Napa Valley was, at one time, covered by a vast inland sea spanning over much of the area. The salt water from that sea nourished its soil over the millennia. The local Mayacamas Mountains came out of the earth’s continental plates fighting for space, colliding together to form a furnace of magma and spewing forth volcanos and mountain spines. Some of those mountainous spines are now what divides the two valleys: Napa and Sonoma.
When the ancient sea receded, it left behind fertile valleys. The Napa and Russian Rivers formed and roamed back and forth over the face of the Napa and Santa Rosa plains, mixing the rich soil with volcanic ash.
Cool breezes from the Pacific Ocean met the drier eastern air, creating the perfect growing conditions. The chilly morning air and fog burned off and the days turned ideally warm. On some days, the hills were covered by fresh rain giving the soil a drink. When the sun set, the crisp air returned.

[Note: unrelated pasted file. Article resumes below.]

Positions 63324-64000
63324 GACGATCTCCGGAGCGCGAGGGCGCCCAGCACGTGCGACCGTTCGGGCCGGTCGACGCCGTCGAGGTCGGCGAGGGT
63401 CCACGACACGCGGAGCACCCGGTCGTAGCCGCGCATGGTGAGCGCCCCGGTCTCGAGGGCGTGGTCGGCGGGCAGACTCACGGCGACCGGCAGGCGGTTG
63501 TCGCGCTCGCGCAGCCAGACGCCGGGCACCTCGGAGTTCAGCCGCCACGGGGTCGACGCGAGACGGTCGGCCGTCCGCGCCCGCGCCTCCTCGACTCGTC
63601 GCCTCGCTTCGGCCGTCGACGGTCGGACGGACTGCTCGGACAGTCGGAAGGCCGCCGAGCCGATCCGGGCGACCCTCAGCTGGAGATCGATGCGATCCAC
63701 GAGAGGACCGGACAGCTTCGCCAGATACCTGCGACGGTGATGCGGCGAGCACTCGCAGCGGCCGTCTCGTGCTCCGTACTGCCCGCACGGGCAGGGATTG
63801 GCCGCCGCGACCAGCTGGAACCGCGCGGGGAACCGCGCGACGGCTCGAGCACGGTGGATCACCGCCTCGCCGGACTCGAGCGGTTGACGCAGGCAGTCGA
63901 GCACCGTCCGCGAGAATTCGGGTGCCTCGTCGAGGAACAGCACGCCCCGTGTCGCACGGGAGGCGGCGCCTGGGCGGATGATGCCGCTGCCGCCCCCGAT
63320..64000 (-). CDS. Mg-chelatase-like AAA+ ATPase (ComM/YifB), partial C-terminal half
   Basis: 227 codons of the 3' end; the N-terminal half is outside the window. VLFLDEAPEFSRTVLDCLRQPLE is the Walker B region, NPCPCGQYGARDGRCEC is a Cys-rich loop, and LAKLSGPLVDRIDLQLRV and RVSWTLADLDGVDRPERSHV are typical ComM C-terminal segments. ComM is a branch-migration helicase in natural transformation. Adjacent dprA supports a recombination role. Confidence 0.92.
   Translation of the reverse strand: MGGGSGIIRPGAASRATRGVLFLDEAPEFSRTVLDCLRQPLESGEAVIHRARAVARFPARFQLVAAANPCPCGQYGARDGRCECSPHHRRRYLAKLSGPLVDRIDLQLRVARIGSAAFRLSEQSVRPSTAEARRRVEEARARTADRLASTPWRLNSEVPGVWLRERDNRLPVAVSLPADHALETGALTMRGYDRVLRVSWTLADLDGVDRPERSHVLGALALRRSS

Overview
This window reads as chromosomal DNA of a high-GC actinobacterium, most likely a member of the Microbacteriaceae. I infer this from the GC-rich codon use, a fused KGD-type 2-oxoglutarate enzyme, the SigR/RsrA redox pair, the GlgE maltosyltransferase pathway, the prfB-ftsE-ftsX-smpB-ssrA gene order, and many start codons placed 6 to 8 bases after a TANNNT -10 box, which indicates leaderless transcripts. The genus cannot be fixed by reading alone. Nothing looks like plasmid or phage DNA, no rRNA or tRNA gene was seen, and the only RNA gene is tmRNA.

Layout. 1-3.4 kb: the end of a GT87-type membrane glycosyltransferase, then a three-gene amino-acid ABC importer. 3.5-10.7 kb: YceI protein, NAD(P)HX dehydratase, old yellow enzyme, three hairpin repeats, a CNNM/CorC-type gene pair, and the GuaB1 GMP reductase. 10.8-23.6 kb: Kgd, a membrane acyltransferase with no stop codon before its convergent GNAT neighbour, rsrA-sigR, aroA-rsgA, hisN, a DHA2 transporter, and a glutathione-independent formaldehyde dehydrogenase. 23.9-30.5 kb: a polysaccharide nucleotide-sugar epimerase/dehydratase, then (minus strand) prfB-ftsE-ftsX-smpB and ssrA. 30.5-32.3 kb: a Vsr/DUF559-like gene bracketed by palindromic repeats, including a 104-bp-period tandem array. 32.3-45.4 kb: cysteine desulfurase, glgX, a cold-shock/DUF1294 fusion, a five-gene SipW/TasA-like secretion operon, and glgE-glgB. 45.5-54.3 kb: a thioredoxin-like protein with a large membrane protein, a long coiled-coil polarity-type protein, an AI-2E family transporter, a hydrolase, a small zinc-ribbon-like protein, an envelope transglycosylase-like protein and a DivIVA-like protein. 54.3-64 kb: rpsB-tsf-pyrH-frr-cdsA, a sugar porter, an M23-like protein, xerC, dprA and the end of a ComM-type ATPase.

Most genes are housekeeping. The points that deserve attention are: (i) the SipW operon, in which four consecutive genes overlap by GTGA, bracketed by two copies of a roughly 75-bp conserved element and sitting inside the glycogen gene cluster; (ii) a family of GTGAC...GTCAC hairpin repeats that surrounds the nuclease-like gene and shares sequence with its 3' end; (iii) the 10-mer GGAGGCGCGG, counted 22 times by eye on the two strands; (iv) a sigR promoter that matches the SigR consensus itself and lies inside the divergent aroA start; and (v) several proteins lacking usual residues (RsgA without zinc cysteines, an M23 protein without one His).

What emerged were ideal land and weather conditions giving birth to the science of growing grapes – ‘viticulture.’ Come ‘adventure’ to Napa with us and hear more about growing grapes from the vintners at the wineries and estates we will visit!